While the Guardians aren’t exactly what I would call my all-time favourite group, the box does seem to have a lot of promise, so I’m looking forward to some more games at some point, as I take a look at the rest of the scenarios in here!

One of the things I wanted to talk about here is the campaign system for the game. LCG campaigns is something I’ve talked about recently here, and I suppose this can be read as a bit of an update to that blog. I’ve mentioned it before, but Marvel Champions definitely feels like a lighter game than some of the other card games I’ve got on the roster. It’s not a criticism, but simply an observation – it makes sense, as well, that FFG would want to try to appeal to Marvel fans, rather than simply gamers, so having a system that is fairly straightforward, and doesn’t take forever to play, etc, is a definite upside there.

The campaign system for Marvel Champions, such as it is, is correspondingly light as well. I’ve been playing with the Guardians of the Galaxy box, which I think needs to be mentioned again because I believe the campaign actually changes with each big box expansion. Generally, it seems that the campaign is very much a case of “play these scenarios in order”, and they are loosely related to each other. In the Guardian’s box, the campaign sees players earning “units” for things like cards in the victory display, having no minions in play, if the scheme is at a specific stage, etc. These can then be used to purchase cards from the market, which are added to your deck as you go through the campaign. It’s interesting enough, but it also sounds fairly lightweight and stuff. Shouldn’t be too much of a hassle to play through, I’m thinking, anyway!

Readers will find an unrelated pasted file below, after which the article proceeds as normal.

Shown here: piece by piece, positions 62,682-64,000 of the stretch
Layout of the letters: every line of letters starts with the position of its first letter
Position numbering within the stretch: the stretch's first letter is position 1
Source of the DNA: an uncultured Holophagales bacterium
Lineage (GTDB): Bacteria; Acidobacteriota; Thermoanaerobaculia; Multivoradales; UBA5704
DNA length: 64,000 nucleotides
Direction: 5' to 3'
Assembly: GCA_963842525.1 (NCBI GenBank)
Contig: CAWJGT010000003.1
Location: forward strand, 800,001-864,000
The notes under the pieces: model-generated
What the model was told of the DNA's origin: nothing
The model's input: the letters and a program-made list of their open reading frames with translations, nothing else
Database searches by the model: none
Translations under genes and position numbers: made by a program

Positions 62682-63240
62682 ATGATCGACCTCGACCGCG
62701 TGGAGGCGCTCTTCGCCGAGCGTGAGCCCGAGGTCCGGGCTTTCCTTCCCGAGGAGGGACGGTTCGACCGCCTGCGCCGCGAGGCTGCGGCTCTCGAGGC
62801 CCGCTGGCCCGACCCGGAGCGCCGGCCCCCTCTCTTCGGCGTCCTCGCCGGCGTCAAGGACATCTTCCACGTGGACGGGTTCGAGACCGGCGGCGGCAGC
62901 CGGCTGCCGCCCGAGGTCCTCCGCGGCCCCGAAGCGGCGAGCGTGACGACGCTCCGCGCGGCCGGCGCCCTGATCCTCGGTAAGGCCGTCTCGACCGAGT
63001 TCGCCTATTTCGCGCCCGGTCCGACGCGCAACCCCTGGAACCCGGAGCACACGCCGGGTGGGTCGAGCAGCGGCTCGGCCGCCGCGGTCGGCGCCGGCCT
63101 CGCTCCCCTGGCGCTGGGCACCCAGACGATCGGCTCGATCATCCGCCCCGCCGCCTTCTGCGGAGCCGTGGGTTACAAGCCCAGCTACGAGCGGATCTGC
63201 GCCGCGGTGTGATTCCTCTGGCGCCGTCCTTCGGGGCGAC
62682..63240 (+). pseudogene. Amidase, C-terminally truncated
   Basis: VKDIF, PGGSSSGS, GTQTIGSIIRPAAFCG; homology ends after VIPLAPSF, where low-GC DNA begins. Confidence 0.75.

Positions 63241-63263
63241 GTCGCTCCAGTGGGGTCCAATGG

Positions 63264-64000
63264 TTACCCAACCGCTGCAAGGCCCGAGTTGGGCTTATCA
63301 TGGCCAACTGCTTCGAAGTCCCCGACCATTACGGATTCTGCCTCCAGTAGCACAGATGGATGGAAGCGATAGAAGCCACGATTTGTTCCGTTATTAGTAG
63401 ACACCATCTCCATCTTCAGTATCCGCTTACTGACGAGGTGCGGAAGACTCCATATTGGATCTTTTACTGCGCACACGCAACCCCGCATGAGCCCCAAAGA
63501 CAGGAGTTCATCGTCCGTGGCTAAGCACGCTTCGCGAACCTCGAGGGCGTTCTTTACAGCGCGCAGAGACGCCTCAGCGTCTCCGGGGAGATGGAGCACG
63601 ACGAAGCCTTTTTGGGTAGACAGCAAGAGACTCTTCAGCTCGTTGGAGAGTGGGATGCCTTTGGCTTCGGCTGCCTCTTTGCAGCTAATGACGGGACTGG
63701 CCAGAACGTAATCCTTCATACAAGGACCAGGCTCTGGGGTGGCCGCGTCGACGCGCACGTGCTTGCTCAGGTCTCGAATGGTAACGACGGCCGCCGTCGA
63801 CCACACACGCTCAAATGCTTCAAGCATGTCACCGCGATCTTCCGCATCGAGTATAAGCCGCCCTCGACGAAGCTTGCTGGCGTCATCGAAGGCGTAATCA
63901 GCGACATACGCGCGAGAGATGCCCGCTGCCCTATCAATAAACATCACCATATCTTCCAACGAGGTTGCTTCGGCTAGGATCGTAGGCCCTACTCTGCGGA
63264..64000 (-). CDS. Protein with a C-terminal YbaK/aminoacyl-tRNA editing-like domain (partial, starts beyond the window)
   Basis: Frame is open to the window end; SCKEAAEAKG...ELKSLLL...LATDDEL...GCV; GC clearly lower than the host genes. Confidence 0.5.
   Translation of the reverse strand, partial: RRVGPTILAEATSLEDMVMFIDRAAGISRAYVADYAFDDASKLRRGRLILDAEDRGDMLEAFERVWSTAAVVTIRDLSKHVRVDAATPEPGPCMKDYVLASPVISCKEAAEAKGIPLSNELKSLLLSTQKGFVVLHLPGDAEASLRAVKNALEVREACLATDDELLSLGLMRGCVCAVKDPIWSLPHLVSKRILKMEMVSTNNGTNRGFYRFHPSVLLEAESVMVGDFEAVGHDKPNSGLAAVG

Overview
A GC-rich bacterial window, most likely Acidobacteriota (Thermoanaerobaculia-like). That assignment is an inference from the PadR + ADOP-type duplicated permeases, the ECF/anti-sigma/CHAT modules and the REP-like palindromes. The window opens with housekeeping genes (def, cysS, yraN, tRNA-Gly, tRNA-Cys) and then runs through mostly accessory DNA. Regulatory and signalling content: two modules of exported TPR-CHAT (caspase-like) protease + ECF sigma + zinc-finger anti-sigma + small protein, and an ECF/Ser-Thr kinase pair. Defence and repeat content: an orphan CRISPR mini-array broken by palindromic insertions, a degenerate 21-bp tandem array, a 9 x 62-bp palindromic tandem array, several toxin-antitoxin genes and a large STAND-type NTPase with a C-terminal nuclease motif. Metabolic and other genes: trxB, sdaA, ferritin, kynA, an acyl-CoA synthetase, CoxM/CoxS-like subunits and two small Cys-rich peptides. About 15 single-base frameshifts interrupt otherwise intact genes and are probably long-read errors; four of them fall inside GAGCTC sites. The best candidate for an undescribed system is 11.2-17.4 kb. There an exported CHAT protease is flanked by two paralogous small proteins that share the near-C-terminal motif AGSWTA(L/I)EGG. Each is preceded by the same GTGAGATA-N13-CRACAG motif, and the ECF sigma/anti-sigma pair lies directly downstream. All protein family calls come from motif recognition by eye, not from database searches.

In reading some reviews of the campaigns from around the internet, there seems to be a general feeling of they’re fine, but they’re not amazing. I wonder if that’s mainly because it’s gamers who are writing these things, or whether Arkham Horror LCG has the premiere campaign system of any living card game, and so the others fall down in comparison? Certainly, the Marvel Champions campaign system isn’t blowing anything out of the water, but I think the game is light enough that it doesn’t require (couldn’t withstand?) a complex system of levelling up and so on. 

I really don’t mean any of this to be disparaging, though! In a world where games seem to be constantly trying to put some kind of legacy-style campaign system into place, I think we need games where you can sit down, enjoy them, and put them away again. My first thoughts on the Hellboy board game were of surprise when I realised there wasn’t a campaign, before almost immediately about-facing, and asking why we’d actually need such a thing, anyway? I think we’ve been a bit spoiled, and we’re almost led to expect it now. Rather than enjoying a game for what it is. 

I feel like I need to dismount my soapbox now!

A lot of reviews seem to agree, though, that the Marvel Champions campaign system isn’t great, and folks would much prefer to have the additional cards in each box given over to more content such as more villains, or additional player cards. With what I know about the system, I think I would agree. This is mainly due to the release model for Marvel Champions though, where each cycle has five villains in a deluxe box, then one additional scenario pack each time around. Six scenarios per “cycle” seems a little light, although since the game moved to four heroes per cycle instead of six, it is in balance with itself. I suppose there is a perceived imbalance by having one box for villains and then all the subsequent packs for heroes.

I think I’ve rambled quite enough for today’s blog, however! Here’s to playing more Marvel Champions, anyway – especially when you consider how much content I still have to discover!! I think I would really like to make it through the core set stuff by the end of the year, if nothing else!

Marvel Champions